The 6th Sunday after Pentecost; Proper 8C (6/30/2013)

Lessons:
1 Kings 19:15-16, 19-21
Psalm 16 (8)
Galatians 5:1, 13-25
St. Luke 9:51-62

Semicontinuous Series:
2 Kings 2:1-2, 6-14
Psalm 77:1-2, 11-20 (15)

Prayer of the Day:
Compassionate God, you have assured the human family of eternal life through Jesus Christ.  Deliver us from the death of sin, and raise us to new life in your Son, Jesus Christ, our Savior and Lord. Amen.

9:51 When the days drew near for him to be taken up, he set his face to go to Jerusalem. 52 And he sent messengers ahead of him. On their way they entered a village of the Samaritans to make ready for him; 53 but they did not receive him, because his face was set toward Jerusalem. 54 When his disciples James and John saw it, they said, “Lord, do you want us to command fire to come down from heaven and consume them?” 55 But he turned and rebuked them. 56 Then they went on to another village.

57 As they were going along the road, someone said to him, “I will follow you wherever you go.” 58 And Jesus said to him, “Foxes have holes, and birds of the air have nests; but the Son of Man has nowhere to lay his head.” 59 To another he said, “Follow me.” But he said, “Lord, first let me go and bury my father.” 60 But Jesus said to him, “Let the dead bury their own dead; but as for you, go and proclaim the kingdom of God.” 61 Another said, “I will follow you, Lord; but let me first say farewell to those at my home.” 62 Jesus said to him, “No one who puts a hand to the plow and looks back is fit for the kingdom of God.”


St. John 16:12-15. New Revised Version Bible ©1989, Division of Christian Education of the National Council of the Churches of Christ in the United States of America.

It Isn’t Easy!

I have a friend who is a successful businessman here in town. He doesn’t belong to a church. He would describe himself as a spiritual seeker; not a man who is likely to join a church any time soon, but someone who believes that there are deeper currents in life, and who suspects that it would be good for him to increase his awareness of spiritual matters. He probably would fit into the category of “spiritual but not religious” — a description that has less-than-positive connotations for many religious insiders. We meet for breakfast once each month to talk about life, family, work, bluegrass music, and from time-to-time even a little politics & religion. I look forward to my conversations with him, and am grateful to have a good friend who views life from a slightly different vantage than I do.

At breakfast this morning he asked me to describe what my faith means to me. I probably gave him an answer that was longer than he was hoping to receive, but in essence I told him that I believe in a powerful God, whose love I neither deserve nor could ever earn, who loves me unconditionally (even enough to die for me), and who invites me to show my gratitude for this love by giving of myself to the world that surrounds me. As I unpacked that for him I tried to contrast my point of view with the prevailing notion, at least in our country, that anything we add to our lives (be it consumer products, relationships, club memberships, or religious faith…) should make our life richer, better, more prosperous, or more successful. Christian faith, I told him, often doesn’t make our lives easier — in fact, it can be quite challenging to live as a disciple of Jesus (“Pick up your cross and follow me…). But it is a life I wouldn’t trade for anything else in the world.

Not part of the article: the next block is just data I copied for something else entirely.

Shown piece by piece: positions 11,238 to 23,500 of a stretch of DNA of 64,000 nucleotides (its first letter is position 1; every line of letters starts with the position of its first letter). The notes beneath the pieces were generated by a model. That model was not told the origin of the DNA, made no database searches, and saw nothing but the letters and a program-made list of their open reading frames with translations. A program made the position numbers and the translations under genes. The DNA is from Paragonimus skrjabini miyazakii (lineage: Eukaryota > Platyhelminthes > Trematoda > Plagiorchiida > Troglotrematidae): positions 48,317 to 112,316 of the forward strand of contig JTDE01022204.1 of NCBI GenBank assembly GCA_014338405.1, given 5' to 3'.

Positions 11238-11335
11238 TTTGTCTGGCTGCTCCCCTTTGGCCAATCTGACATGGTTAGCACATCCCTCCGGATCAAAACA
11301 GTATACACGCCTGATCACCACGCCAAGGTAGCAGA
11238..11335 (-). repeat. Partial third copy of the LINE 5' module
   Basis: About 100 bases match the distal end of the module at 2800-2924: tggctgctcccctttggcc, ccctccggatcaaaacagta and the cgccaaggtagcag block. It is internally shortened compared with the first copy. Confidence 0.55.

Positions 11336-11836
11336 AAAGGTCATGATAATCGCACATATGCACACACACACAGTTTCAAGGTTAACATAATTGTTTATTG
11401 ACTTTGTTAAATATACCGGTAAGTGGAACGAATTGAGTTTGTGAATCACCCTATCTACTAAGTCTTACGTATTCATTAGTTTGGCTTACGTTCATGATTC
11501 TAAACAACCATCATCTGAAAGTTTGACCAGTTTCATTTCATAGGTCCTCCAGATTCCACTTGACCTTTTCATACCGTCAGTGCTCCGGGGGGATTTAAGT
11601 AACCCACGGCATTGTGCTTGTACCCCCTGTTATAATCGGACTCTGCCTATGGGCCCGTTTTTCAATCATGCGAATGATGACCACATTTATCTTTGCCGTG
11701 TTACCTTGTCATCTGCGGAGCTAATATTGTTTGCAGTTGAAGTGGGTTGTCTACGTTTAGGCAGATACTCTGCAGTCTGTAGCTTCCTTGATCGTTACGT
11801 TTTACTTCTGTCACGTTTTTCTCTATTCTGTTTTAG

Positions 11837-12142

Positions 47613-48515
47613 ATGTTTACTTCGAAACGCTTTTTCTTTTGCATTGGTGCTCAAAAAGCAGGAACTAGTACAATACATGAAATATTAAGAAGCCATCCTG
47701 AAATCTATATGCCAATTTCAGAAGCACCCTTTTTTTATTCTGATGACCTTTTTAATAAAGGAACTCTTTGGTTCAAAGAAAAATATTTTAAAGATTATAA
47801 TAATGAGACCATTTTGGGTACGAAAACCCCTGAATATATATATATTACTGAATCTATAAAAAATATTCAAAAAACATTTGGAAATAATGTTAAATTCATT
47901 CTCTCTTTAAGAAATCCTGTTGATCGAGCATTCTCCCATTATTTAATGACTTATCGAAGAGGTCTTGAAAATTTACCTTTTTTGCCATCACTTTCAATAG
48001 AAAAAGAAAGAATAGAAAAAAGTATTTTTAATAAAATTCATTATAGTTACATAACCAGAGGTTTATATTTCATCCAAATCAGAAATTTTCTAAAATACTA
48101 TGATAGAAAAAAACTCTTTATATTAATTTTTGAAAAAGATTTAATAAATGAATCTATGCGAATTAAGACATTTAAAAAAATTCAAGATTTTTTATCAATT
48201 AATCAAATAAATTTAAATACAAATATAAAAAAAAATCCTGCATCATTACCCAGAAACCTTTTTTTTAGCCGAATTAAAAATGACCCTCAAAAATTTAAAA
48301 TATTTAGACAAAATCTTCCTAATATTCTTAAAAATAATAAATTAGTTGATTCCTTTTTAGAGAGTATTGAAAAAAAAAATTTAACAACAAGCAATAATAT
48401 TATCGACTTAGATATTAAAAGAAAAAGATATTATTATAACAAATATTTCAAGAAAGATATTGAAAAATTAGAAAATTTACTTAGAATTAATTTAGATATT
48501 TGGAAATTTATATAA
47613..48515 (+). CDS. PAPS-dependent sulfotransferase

I wonder how James and John might have answered my friend’s question. How might they describe what their faith means to them at this point in the story? We get a glimpse of their answer in this weekend’s text. When they enter a Samaritan village, they become aware that the people there have no interest in Jesus. They are furious, and their first response is to consider “commanding fire to come down from heaven and consume them.” James and John fall to the temptation to imagine that they’ve got it all figured out, and everyone else is headed to destruction (a notion that is more prevalent among Christians today than I usually allow myself to admit).

Jesus, of course, rebukes this notion. Following him doesn’t mean to have it all, and to condemn everyone else to a fiery end. Following him means to live without a home, without a family, and with no longing for the certainty of the past, but with a willingness to walk into the uncertainty of the future. What’s more, following him means to live with one’s “face set towards Jerusalem” — with a determination to give whatever it takes to be a blessing to the world (even a blessing to those who show no apparent interest in Jesus).

This is the invitation that eventually changes the lives of James and John in ways that they never could have imagined. When they finally realize what Jesus has in mind for them they soon discover that it doesn’t make their lives easier — in fact, it is quite challenging for them to live as disciples of Jesus. They eventually do pick up their crosses and follow him, and they come to experience a life they wouldn’t trade for anything else in the world.

Amen.

David J. Risendal, Pastor

Exploring This Week’s Gospel:

  1. What does it mean that Jesus “set his face toward Jerusalem?”
  2. How does that orientation make it harder for the Samaritans to connect with him?
  3. What do James and John misunderstand about the situation?

Connecting with This Week’s Gospel:

  1. What does my faith teach me that is in contrast with what my society teaches me?
  2. How has my relationship with God changed my life?
  3. What signs are there in my life that I follow a man who was willing to die for the world?